UPDATE: As to the first point, noted actor and all-around nice guy Val Kilmer writes in to suggest that, in fact, Kaus wasn't suggesting that Obama was going down, only that certain "experts" were trying to return to the Clinton fold based on a presumption that he's going to lose. Insofar as he does note a possibility that Obama can still win (just as there are some college football writers who say that USC can still "win" the BCS Title), I guess it's not exactly like his infamous prediction of Kerry's doom before the Iowa caucuses in '04. So thanks Val, and thanks Iowa.

October 08, 2007

The Republican War on the Middle Class: Apparently, living in a house you own and supporting government aid to the uninsured is enough to earn the scorn of right wing tools. Digby is in fine form here:
This is so loathesome I am literally sick to my stomach. These kids were hurt in a car accident. Their parents could not afford health insurance --- and sure as hell couldn't get it now with a severely handicapped daughter. And these shrieking wingnut jackasses are harassing their family for publicly supporting the program that allowed the kids to get health care. A program, by the way, which a large number of these Republicans support as well.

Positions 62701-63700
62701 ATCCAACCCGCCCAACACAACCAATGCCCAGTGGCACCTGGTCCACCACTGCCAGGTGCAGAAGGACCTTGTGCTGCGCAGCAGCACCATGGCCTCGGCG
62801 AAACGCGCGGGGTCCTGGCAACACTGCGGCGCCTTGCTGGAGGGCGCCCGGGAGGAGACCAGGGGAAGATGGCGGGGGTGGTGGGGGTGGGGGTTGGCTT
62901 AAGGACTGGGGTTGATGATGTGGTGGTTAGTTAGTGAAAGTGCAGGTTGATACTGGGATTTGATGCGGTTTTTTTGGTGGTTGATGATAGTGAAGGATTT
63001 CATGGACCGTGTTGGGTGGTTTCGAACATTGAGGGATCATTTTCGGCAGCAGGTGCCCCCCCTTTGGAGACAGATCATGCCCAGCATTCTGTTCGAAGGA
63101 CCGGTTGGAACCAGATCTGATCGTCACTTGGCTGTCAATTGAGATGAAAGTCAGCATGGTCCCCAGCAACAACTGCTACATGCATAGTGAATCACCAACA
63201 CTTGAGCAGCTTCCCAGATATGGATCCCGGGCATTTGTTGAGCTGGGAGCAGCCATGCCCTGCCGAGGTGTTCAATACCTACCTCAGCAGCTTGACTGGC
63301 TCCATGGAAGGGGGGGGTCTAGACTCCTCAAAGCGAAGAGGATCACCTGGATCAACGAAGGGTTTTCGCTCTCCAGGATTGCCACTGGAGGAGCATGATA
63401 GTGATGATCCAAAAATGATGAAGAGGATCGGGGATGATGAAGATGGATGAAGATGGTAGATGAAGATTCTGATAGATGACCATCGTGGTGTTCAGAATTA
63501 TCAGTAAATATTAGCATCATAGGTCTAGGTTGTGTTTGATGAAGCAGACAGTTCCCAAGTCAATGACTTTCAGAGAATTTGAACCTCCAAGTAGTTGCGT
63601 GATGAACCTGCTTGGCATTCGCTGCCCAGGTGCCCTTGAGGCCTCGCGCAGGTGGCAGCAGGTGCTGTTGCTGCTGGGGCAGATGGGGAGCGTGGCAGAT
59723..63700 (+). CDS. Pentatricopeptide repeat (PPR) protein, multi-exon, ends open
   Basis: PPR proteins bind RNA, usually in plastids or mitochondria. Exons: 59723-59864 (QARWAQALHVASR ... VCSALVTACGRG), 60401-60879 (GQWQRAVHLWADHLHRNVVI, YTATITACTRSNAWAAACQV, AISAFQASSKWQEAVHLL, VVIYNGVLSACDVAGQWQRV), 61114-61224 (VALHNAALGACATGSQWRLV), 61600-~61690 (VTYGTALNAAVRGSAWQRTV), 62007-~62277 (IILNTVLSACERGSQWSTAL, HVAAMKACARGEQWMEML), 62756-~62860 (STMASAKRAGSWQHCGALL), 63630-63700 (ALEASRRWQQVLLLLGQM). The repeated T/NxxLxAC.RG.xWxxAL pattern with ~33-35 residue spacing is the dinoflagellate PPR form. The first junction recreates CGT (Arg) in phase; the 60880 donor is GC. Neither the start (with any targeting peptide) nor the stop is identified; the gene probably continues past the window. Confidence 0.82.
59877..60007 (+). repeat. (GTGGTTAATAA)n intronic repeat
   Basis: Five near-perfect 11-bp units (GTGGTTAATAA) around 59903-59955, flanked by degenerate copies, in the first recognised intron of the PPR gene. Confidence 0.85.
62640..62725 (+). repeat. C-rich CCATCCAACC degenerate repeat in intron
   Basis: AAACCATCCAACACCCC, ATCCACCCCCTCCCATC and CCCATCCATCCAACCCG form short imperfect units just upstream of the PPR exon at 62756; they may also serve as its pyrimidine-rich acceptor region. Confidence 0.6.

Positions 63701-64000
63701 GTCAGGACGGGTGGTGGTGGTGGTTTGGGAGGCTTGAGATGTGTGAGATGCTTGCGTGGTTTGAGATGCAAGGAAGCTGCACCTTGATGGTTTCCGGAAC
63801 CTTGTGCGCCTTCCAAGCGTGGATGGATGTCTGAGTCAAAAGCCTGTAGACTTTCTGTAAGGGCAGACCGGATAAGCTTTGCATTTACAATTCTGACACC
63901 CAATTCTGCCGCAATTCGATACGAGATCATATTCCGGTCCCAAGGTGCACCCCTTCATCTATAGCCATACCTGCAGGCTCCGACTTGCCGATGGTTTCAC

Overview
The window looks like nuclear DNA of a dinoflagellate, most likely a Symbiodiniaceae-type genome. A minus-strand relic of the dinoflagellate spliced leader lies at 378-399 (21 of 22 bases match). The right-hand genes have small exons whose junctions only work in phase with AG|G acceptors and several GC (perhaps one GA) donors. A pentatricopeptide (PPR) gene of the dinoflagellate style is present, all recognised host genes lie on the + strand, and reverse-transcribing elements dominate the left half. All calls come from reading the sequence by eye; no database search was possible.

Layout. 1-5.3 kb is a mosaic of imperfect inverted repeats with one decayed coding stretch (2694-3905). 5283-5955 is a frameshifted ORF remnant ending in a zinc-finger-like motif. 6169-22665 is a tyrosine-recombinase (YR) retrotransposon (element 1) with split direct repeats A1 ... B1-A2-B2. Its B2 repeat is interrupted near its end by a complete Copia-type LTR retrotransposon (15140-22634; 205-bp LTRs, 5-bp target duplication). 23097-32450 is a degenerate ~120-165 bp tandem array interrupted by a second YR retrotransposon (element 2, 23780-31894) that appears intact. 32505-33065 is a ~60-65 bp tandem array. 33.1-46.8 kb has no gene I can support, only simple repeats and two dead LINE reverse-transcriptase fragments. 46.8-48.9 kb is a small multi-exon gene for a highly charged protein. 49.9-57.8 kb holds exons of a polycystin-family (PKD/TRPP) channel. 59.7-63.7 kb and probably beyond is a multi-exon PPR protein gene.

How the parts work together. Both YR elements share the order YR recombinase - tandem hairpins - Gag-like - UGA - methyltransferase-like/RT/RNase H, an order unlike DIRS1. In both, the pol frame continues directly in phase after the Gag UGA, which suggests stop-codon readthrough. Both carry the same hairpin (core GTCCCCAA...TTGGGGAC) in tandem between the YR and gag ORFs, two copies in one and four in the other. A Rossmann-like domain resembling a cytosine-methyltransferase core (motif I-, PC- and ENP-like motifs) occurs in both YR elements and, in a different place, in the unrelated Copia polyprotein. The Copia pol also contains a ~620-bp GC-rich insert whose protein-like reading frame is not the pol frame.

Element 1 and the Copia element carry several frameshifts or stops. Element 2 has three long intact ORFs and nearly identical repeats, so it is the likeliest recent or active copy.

They went after Michael J. Fox. They went after a wounded Iraq war veteran. Now they are going after handicapped kids. There is obviously no limit to how low these people will go.

They'd better pray that they stay rich and healthy and live forever because if there is a hell these people are going to be on the express train to the 9th circle the minute they shuffle off their useless mortal coils.

Ditto. More here on what may be a nadir in the culture of attack politics.
Let it be said that perhaps the most significant thing Joe Torre did as Yankees' manager for a dozen seasons is the manner in which he altered the public perception of the team, from arrogant, rich symbols of corporate sports into a scrappy, classy collection of athletes. It wasn't easy to root against the Yankees while Torre was their manager. Without doubt, a class act.

Also, he skippered the team to four championships. I guess that's significant, too.